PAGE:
About the ATLAS-D2K Center
In 2022, The NIDDK of NIH funded the creation of an Analysis, Technology, Leadership, Administration and Science (ATLAS) Center with the overarching goal of building the “go-to” open-access resource for the research community of mouse and human renal and genitourinary development and disease.
In the current age of accelerated molecular technology advancements, biomedical research has witnessed important innovations, including cutting-edge techniques like single-cell transcriptomics, 2D/3D imaging technologies, and spatial transcriptomic methods. Simultaneously, we are observing exponential growth in data science technologies, offering novel ways to store, integrate, and analyze vast and diverse datasets. Such technologies, when combined, possess the potential to revolutionize our understanding of developmental processes and disease mechanisms, offering an unparalleled view into tissue organization, cell interactions, and gene regulation.
However, despite these advancements, researchers face significant challenges in efficiently processing, accessing, and analyzing this deluge of data. Such challenges often hinder the exploration of renal and genitourinary biology – areas of immense significance. There is a pronounced gap in bioinformatic and computational tools tailored for users without extensive computational backgrounds, which restricts the full potential of existing datasets.
The ATLAS-D2K Center was formed to bridge this gap.
With the support of NIDDK and in collaboration with renowned research consortia, the ATLAS-D2K Center aims to be the foremost knowledgebase and public resource concentrating on renal and genitourinary development and disease research in both humans and mice. Our goal is to leverage the power of data science to push the boundaries of biomedical discoveries through the following:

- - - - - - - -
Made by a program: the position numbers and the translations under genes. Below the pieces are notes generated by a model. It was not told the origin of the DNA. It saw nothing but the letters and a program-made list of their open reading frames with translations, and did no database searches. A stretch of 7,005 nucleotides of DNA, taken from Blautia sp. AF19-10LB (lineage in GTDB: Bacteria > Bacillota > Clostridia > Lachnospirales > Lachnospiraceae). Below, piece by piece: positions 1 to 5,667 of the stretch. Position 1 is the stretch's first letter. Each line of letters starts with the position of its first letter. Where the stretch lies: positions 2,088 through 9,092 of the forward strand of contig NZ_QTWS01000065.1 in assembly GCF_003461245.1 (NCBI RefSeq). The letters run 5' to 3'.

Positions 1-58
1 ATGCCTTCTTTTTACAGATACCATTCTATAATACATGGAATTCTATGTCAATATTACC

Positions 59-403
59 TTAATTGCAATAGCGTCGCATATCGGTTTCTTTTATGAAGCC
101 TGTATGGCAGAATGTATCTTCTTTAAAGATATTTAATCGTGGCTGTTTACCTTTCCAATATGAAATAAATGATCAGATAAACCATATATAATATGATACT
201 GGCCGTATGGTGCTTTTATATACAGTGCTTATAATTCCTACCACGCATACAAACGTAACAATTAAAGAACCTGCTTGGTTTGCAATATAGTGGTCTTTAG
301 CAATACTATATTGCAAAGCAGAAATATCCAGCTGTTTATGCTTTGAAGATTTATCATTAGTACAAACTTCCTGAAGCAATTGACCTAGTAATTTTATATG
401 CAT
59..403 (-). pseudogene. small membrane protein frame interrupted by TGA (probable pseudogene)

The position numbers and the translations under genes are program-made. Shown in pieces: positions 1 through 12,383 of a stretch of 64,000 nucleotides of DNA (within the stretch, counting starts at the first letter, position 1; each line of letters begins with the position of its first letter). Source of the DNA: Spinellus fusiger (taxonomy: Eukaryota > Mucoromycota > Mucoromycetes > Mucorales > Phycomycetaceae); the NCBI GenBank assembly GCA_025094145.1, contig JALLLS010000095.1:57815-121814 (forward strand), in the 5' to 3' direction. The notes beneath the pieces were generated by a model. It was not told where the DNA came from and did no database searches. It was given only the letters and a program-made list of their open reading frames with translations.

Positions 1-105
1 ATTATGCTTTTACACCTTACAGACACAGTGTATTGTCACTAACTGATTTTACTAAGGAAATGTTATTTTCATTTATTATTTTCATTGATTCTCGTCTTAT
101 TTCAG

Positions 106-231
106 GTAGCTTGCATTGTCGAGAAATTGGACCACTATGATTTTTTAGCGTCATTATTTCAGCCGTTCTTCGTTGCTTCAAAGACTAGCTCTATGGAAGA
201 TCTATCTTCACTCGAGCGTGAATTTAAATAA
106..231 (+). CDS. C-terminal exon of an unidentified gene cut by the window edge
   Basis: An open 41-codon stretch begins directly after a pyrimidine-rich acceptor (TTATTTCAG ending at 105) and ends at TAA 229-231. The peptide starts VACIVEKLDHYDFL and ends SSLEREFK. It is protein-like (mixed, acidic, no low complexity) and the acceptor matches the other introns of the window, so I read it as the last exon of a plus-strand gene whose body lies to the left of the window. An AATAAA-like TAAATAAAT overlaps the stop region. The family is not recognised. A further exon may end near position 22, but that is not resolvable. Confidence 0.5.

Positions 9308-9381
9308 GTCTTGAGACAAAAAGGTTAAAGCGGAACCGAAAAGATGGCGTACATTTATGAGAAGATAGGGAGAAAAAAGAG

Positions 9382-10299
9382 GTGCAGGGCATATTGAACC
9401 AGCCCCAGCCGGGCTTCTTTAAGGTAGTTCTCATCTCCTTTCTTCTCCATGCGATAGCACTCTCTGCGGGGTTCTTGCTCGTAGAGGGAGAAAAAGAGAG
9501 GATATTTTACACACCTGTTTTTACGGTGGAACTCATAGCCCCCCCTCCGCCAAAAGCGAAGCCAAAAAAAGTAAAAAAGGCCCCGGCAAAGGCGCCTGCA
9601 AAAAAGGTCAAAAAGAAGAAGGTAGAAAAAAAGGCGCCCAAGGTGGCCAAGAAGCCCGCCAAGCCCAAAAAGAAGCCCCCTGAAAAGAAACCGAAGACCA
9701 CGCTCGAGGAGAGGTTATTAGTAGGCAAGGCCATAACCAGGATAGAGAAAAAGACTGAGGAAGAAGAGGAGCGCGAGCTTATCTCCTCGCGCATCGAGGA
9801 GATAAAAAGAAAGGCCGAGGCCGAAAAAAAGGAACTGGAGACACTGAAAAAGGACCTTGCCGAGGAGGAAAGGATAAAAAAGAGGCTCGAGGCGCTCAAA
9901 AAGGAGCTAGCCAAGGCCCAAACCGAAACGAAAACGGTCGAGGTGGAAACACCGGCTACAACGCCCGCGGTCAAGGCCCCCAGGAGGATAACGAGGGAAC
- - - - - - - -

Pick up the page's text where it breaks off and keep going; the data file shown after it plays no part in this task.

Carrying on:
Comprehensive Data Management: Our platform guarantees a clean, harmonized, and constantly updated database, comprising data from the GUDMAP consortium, the ReBuilding A Kidney (RBK) consortium, and selected external sources.
Cutting-Edge Visualization Tools: We are at the forefront of developing advanced tools to visualize and interpret data, creating intuitive 2D/3D molecular atlases and tissue reference maps, providing an all-encompassing view of renal and genitourinary tissues.
Accessibility: Recognizing the varied computational experience of our user base, we offer user-friendly bioinformatic and analytical tools designed to democratize data exploration and utilization.
Program Coordination: We actively foster collaboration within the GUDMAP and RBK consortia and the broader research community, promoting synergies, reproducibility, and effective data usage.
Opportunity Pool: With an aim to bridge research gaps and catalyze new partnerships, our Opportunity Pool funding program stands as a beacon for groundbreaking renal and genitourinary research.
Embodying the essence of flexibility, the ATLAS-D2K Center is ever-evolving, committed to adapting to the ever-changing biomedical research environment, ensuring our stakeholders stay at the forefront of innovation and discovery.
This overview graphic depicts the capabilities and connections that ATLAS-D2K provides the GUDMAP and RBK consortiums.
- Sanjay Jain (Washington University in St. Louis)
- Todd Valerius (Brigham and Women’s Hospital/Harvard)
- Philip Blood (Pittsburgh Super Computing Center)
- Katy Borner (Indiana University)
- Carl Kesselman (University of Southern California)
- Jonathan Silverstein (University of Pittsburgh)
- Matthias Kretzler (University of Michigan)
- Jini Bhanushali (Indiana University)
- Laura Pearlman (University of Southern California)
- Ellen Quardokus (Indiana University)
- Lisel (Elizabeth) Record (Indiana University)
- Hongsuda Tangmunarunkit (University of Southern California)
- Cris Williams (University of Southern California)
- Devin Wright (Indiana University)